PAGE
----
If you don’t have the typical spatzle maker device, the potato masher will work great to prepare these small gnocchi. You just have to pour the batter through the holes of the masher and let the spatzle fall gently into the boiling water. Don’t worry about the shape of the spatzle. They come from rustic cousine, so they have their fashion!
A few years ago, I met Chef Davide at his restaurant in occasion of a catering event. I went there together with my Italian friends and as soon as we started eating the antipasti we felt at home: the flavour of the food reminded us of our home country. From that day I’ve always been a trustworthy client of Tavola Calda, and a spectator of its changing: from being a take away to becoming and authentic and super cozy restaurant.
Recently, Davide told me his story and I got to know that he lived and worked in many different places around the world. What was amazing was that he maintained his Italian soul in his cuisine, and was not influenced by the cultures surrounding him. Coming from Bologna, one of his specialties is obviously the homemade egg pasta.
During a recent Christmas dinner I ate his Antipasto (which I loved, and can’t wait to eat again) consisting of 4 small appetisers. That night we had been served a perfumed zuppetta di pesce, some crispy fresh fried artichokes (my favourites), a light carpaccio with puntarelle chicory and Parmesan flakes, and last but not least, grilled radicchio with burrata and prosciutto crudo.
Beside that he treated us with his delicious homemade spinach Tortelloni filled with Ricotta and Potatoes, seasoned with Truffle Pecorino cheese.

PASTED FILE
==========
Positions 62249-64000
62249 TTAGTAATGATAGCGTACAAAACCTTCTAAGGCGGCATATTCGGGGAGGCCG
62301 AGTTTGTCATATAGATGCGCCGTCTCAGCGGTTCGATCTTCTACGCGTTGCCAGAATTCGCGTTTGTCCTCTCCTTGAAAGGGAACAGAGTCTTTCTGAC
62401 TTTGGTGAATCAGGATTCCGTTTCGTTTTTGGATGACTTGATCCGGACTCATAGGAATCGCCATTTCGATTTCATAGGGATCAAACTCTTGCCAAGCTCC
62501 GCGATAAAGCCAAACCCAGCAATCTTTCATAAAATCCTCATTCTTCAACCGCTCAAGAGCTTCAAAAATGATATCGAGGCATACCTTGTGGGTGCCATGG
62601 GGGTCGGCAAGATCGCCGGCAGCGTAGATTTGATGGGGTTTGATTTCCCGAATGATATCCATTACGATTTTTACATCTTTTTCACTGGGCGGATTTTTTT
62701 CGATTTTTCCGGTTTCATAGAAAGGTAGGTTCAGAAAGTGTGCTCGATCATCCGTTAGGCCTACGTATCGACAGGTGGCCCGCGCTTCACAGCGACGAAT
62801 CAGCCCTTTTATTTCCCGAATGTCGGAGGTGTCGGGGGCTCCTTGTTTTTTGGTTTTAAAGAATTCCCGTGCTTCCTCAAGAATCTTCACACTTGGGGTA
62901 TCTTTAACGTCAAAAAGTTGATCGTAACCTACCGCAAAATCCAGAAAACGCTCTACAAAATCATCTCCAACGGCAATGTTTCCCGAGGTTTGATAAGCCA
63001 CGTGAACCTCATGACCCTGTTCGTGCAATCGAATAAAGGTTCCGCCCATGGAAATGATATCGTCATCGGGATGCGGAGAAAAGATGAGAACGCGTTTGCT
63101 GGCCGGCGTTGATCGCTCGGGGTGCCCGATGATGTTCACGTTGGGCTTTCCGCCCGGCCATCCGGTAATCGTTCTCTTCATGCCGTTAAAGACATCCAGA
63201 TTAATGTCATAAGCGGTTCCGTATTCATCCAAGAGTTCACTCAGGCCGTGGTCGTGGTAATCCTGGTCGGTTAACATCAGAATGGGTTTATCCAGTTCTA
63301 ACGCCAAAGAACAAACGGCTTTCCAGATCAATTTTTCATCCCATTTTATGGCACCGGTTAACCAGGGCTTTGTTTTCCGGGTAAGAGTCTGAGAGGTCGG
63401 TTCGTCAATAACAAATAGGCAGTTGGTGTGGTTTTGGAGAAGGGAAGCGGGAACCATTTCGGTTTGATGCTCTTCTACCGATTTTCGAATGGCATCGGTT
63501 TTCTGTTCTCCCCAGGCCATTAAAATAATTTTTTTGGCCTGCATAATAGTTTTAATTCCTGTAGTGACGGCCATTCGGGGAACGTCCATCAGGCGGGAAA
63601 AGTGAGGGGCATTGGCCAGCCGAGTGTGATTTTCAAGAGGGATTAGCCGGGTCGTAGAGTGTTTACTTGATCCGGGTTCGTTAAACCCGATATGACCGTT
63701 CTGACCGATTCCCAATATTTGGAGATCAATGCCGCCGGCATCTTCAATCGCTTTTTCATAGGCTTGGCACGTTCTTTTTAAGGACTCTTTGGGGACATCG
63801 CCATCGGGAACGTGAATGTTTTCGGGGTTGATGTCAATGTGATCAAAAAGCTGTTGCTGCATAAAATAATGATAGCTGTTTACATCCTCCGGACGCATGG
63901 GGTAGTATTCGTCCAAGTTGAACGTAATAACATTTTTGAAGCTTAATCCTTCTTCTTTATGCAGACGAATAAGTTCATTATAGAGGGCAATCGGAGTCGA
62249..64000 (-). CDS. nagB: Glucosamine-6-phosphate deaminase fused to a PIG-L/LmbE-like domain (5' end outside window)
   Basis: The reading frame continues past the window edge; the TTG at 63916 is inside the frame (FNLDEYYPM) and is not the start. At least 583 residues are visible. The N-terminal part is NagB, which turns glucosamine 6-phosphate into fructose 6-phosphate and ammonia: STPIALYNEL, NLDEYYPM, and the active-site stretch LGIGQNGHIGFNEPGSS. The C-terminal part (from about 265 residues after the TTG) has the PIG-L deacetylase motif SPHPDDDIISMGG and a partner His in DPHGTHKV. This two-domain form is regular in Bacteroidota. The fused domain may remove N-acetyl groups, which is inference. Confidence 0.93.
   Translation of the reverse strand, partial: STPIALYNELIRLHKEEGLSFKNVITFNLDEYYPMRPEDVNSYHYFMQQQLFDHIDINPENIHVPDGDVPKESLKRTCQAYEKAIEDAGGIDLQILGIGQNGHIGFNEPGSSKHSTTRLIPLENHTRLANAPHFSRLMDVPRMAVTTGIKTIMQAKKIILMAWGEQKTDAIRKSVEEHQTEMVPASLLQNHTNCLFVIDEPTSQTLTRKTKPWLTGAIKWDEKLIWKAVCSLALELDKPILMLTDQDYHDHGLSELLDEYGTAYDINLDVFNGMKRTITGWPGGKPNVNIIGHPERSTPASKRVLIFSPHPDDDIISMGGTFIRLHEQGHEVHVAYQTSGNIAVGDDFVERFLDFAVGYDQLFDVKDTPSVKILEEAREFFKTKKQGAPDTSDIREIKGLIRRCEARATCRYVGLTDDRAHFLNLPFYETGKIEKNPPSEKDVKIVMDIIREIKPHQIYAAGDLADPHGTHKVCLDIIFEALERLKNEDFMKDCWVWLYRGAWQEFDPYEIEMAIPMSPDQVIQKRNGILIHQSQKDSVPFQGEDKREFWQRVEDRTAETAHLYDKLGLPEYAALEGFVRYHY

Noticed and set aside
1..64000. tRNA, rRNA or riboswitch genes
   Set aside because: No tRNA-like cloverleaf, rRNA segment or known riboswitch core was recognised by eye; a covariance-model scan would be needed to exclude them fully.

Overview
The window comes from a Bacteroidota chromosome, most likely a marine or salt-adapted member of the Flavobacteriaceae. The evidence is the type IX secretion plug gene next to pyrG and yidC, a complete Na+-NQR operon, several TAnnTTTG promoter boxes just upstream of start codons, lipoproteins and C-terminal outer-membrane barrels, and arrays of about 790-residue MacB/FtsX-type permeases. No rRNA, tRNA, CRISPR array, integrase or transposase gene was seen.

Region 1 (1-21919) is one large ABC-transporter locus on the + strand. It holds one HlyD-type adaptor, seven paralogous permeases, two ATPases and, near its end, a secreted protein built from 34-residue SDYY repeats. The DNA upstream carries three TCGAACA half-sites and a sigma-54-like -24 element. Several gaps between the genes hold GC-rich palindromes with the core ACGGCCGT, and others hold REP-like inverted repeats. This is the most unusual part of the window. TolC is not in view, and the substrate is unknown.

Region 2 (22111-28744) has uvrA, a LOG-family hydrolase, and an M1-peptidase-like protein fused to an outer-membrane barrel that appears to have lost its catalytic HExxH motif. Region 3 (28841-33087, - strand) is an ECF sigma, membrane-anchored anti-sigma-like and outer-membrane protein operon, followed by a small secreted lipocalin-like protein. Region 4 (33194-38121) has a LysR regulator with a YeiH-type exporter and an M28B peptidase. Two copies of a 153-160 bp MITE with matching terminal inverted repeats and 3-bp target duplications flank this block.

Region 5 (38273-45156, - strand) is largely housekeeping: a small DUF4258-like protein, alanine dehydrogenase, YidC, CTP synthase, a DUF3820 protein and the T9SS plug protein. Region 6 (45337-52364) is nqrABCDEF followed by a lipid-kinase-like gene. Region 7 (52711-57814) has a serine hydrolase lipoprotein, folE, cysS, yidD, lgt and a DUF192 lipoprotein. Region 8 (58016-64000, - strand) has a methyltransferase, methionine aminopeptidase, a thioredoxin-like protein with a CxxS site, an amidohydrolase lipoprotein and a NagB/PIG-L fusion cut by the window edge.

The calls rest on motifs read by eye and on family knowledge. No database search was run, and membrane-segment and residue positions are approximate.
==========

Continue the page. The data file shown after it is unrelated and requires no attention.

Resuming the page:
Davide perfectly paired these Tortelloni with a special Belle Vignole IGP white wine.
This organic wine with no yeast and no sulfur is only made with the Fiano diSalento grapes in a natural farm Tenuta Macchiarola based in Lizzano – Apulia – Southern Italy. This version sees 3 weeks of skin contact before pressing and natural fermentation.
Thanks to Davide for sharing this recipe with us and letting us taste this intriguing light-orange color wine.
One of the most colourful vegetables that can be found, and that is widely used in the Nordic cuisine, is the red beetroot.
As the countdown to Christmas has started, we’ve tried out a few recipes with this ingredient. We have come to a conclusion, so today we are pleased to present to you all the one we like the most.
So here we are with our colourful dish: Red Beetroot Tagliolini that will cheer up the guests gathered around your Christmas table.
The week’s seasoning will be up to you: you are going to be able to decide wether preparing the seasoning with Gorgonzola Dolce (Sweet Gorgonzola), or Gorgonzola Piccante (Spicy Gorgonzola).
Whether you decide for one or the other, you might have to choose a wine to pair. A bold and structured Italian red wine (like a Chianti Classico Riserva or a Barolo) is always a good choice to pair with the Gorgonzola Piccante, while a Riesling or a Pinot Bianco go nicely with the Gorgonzola Dolce.
The best you can do now is to roll up your sleeves and start kneading. Have fun!
Spinach is available year round but in this period you find the fall variety characterised by more succulent leaves. Spinach is a good reservoir of minerals and vitamins, as long as it is consumed strictly raw. If you have to cook them as in this recipe, it’s better if you steam the spinach to preserve the nutrients. Now you are all set to prepare this recipe from Tuscany: the Gnudi. This name, in Tuscan dialect, means naked, as they are not covered with dough. The lightness and delicacy of this dish is the strength of the Gnudi, which are best accompanied by a fresh dressing light tomato sauce or butter and sage.